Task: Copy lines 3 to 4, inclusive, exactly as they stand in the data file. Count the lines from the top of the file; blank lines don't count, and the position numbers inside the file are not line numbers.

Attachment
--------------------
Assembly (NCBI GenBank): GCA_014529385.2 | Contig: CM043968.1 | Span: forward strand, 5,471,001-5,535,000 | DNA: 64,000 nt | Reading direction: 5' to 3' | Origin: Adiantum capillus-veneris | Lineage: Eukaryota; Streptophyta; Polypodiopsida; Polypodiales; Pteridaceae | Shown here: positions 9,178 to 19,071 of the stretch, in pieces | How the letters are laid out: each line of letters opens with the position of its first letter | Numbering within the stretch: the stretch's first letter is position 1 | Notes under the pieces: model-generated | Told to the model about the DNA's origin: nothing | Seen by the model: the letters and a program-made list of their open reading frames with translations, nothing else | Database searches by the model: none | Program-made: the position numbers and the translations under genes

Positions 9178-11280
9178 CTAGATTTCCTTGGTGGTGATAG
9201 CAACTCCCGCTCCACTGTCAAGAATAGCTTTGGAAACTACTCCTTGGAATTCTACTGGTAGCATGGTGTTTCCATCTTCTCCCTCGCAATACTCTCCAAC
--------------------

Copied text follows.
9178 CTAGATTTCCTTGGTGGTGATAG
9201 CAACTCCCGCTCCACTGTCAAGAATAGCTTTGGAAACTACTCCTTGGAATTCTACTGGTAGCATGGTGTTTCCATCTTCTCCCTCGCAATACTCTCCAAC